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'The Velocity of Autumn' review: Estelle Parsons wasted in play

Estelle Parsons and Stephen Spinella in "The Velocity

Estelle Parsons and Stephen Spinella in "The Velocity of Autumn" at the Booth Theatre. Credit: Joan Marcus

How fortunate most people would feel if they had Alexandra's troubles. She is 79, a relative youngster in our increasingly geriatric times. She owns a beautiful brownstone in Park Slope and money does not appear to be an issue. Yes, her body is, as she puts it, dwindling, which makes her achy and sad, and she has had a few incidences of irrational anger and slight dislocation that makes her aware of losing "me."

Mostly, she just seems to be the sort of scattered, aging eccentric that most plays and most families consider annoying, at worst, but more often charming.

Given this information and little more in Eric Coble's artificial two-character serio-comedy "The Velocity of Autumn," we are meant to believe -- actually, to care -- that Alexandra (Estelle Parsons) has barricaded the doors and booby-trapped her house with flammable bottles to keep from being hauled off to a retirement home. Offstage are two of her three grown children, cardboard characters so eager to dislodge her that we can't help wondering what mom did to raise such mean kids.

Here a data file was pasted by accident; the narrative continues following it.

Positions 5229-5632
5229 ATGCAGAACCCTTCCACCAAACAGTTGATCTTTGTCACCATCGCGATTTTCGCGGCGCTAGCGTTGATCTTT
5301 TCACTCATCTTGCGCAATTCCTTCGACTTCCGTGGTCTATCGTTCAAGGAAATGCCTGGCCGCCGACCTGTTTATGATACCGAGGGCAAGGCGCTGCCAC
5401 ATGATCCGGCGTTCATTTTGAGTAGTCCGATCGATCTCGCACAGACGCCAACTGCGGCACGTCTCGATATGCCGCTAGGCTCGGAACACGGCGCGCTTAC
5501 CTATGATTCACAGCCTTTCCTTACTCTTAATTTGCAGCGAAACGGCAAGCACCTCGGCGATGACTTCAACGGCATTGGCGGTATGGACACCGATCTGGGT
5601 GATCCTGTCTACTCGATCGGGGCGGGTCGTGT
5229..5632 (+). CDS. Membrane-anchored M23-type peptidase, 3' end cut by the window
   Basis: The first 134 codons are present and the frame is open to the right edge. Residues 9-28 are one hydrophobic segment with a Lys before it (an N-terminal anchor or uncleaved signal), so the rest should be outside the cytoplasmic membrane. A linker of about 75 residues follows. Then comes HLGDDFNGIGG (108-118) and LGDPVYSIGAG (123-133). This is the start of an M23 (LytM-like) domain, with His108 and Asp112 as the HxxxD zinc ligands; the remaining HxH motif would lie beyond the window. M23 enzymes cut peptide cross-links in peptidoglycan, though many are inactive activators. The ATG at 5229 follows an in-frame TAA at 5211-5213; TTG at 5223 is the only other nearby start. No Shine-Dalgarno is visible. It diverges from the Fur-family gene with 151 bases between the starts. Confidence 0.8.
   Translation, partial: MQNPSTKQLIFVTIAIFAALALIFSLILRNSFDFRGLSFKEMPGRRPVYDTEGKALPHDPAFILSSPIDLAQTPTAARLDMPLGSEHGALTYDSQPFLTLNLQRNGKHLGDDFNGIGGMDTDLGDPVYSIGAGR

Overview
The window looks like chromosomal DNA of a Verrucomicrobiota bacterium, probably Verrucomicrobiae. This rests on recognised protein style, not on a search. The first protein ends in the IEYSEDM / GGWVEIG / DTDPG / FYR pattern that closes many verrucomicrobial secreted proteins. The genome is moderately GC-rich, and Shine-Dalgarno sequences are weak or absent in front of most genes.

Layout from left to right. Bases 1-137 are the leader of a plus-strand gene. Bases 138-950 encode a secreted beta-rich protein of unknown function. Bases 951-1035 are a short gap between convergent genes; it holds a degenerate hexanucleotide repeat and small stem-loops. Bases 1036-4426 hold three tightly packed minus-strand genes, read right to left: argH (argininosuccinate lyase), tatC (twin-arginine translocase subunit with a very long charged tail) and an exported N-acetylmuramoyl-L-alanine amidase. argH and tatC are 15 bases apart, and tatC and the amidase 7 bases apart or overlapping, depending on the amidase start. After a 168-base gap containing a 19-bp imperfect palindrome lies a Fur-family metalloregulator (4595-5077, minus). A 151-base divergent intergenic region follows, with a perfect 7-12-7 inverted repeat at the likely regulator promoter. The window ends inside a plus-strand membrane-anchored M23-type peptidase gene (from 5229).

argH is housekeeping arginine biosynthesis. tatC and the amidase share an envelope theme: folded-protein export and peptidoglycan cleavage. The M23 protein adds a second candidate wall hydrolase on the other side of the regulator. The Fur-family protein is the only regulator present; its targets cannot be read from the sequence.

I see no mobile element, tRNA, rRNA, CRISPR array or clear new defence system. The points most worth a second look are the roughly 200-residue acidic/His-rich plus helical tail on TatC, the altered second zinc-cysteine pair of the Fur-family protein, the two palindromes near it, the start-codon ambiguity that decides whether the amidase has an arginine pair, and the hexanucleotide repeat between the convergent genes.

Enter long-estranged gay son Chris (Stephen Spinella) who, in just one of the bogus gestures in 90 minutes of emotional and theatrical contrivances, climbs up Alexandra's favorite tree to get into the house (an enviable beauty designed by Eugene Lee).

His siblings have summoned him from disillusioning adventurism in New Mexico because, as he explains like an amateur hostage negotiator, "You have been having increasing troubles."

It seems Chris was always his mother's favorite -- an artist, like her, with a restless spirit that, as she puts it, doesn't "think in a straight line." As she also puts it, her late husband wasn't exactly opposed to Chris' gayness. It just made the man "uncomfortable, like Gorgonzola cheese."

Aside from equating a man's homophobia with his least favorite cheese -- which Chris apparently understands -- Parson's Alexandra also brays, wails, squints up her face in animated approximations of a woman aware of losing her sense of self.

The production, a success at Washington's Arena Stage, has been directed with an admirable minimum of sentimentality by that theater's artistic director, Molly Smith.

Even with actors the caliber of Parsons and Spinella, however, this is a once-over-lightly insult to a subject that deserves so much more than a mechanical showcase for gold-standard performers.

WHAT “The Velocity of Autumn”
WHERE Booth Theatre, 222 W. 45th St.
INFO $65-$135; 212-239-6200;
BOTTOM LINE Good actors in trivial comedy about the profundities of aging.

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